Goldman Sachs boss says banks do "God's work"
Lloyd Blankfein, Chairman and CEO of Goldman Sachs, speaks during a panel discussion at the Clinton Global Initiative in New York September 23, 2009.
Goldman Sachs behind every market crash since 1920s
The chief executive of Goldman Sachs, which has attracted widespread media attention over the size of its staff bonuses, believes banks serve a social purpose and are doing "God's work."
In an interview with London's Sunday Times newspaper, Lloyd Blankfein also said he believed big profits and bonuses at banks were a sign that the world economy was recovering.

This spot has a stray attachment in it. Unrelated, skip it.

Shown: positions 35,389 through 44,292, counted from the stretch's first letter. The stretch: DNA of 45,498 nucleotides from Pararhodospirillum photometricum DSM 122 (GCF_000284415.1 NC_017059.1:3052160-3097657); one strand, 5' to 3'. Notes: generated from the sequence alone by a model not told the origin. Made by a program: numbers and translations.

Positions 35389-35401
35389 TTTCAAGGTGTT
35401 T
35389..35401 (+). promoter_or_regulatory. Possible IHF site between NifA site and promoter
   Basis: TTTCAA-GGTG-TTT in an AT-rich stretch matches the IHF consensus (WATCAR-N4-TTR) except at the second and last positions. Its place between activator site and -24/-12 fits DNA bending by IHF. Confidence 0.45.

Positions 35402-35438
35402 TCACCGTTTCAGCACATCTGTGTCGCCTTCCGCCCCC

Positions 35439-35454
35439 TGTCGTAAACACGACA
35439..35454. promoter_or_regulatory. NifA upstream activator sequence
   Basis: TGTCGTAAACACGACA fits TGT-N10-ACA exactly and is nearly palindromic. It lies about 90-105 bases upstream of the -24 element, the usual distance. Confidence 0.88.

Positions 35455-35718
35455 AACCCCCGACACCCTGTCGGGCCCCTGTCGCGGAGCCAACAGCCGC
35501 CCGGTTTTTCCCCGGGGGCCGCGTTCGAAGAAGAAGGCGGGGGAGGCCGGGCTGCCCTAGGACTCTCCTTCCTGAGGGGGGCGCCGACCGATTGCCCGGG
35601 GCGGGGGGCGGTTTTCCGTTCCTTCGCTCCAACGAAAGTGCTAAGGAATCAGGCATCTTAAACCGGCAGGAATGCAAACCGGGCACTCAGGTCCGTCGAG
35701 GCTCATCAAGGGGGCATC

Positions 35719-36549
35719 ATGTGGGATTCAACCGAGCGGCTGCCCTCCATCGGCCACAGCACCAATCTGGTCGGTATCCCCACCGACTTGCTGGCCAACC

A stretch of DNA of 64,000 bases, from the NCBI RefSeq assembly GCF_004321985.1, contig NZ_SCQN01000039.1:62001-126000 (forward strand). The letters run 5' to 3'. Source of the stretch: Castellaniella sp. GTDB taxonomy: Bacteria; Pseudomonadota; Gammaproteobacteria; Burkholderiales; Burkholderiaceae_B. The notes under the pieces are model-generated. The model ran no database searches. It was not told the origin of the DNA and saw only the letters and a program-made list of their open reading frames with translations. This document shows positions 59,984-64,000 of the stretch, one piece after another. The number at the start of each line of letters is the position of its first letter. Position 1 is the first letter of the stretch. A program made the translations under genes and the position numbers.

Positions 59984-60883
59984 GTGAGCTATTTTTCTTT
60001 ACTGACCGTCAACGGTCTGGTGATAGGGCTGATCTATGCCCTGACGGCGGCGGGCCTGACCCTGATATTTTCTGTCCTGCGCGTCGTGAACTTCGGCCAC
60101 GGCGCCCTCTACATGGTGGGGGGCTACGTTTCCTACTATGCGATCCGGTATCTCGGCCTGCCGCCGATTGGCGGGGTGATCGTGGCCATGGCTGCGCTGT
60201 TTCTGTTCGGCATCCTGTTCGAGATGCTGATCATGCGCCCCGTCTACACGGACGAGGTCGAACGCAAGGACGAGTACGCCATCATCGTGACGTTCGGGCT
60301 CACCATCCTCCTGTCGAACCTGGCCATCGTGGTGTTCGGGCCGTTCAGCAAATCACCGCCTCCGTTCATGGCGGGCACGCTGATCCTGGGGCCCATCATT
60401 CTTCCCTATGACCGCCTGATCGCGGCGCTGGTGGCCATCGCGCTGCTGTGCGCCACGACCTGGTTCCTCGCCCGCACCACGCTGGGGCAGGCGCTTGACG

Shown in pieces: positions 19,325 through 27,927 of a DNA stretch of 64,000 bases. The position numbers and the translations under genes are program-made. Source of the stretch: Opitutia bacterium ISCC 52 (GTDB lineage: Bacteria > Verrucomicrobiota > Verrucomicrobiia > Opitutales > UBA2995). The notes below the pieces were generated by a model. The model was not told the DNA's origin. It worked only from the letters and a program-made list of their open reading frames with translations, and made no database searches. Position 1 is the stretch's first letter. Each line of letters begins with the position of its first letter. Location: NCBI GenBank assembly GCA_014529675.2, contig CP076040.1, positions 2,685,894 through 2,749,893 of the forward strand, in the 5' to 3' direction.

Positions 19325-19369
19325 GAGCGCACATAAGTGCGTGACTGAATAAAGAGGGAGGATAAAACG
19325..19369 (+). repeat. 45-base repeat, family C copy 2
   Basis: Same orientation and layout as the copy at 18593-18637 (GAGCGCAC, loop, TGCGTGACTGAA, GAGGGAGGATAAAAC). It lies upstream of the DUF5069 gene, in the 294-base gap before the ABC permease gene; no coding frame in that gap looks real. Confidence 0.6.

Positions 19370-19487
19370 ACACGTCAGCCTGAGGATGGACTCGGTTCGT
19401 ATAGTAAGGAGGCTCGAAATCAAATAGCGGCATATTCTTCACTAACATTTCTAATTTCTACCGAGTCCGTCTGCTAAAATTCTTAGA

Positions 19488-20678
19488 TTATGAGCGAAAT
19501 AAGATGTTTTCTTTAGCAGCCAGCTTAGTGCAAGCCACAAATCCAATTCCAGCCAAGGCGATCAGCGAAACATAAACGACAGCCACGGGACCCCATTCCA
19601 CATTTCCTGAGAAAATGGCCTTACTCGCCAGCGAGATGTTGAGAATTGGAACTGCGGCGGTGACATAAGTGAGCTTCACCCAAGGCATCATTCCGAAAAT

"We help companies to grow by helping them to raise capital. Companies that grow create wealth. This, in turn, allows people to have jobs that create more growth and more wealth. We have a social purpose," he told the paper.
The dominant Wall Street bank posted third-quarter earnings of $3 billion and plans to hand out more than $20 billion in year-end bonuses.
Blankfein told the Sunday Times that the bank's compensation practices correlated with long-term performance.
"Others made no money and still paid large bonuses. Some are not around anymore. I wonder why?"
He added that he understood, however, that people were angry with bankers' actions: "I know I could slit my wrists and people would cheer."
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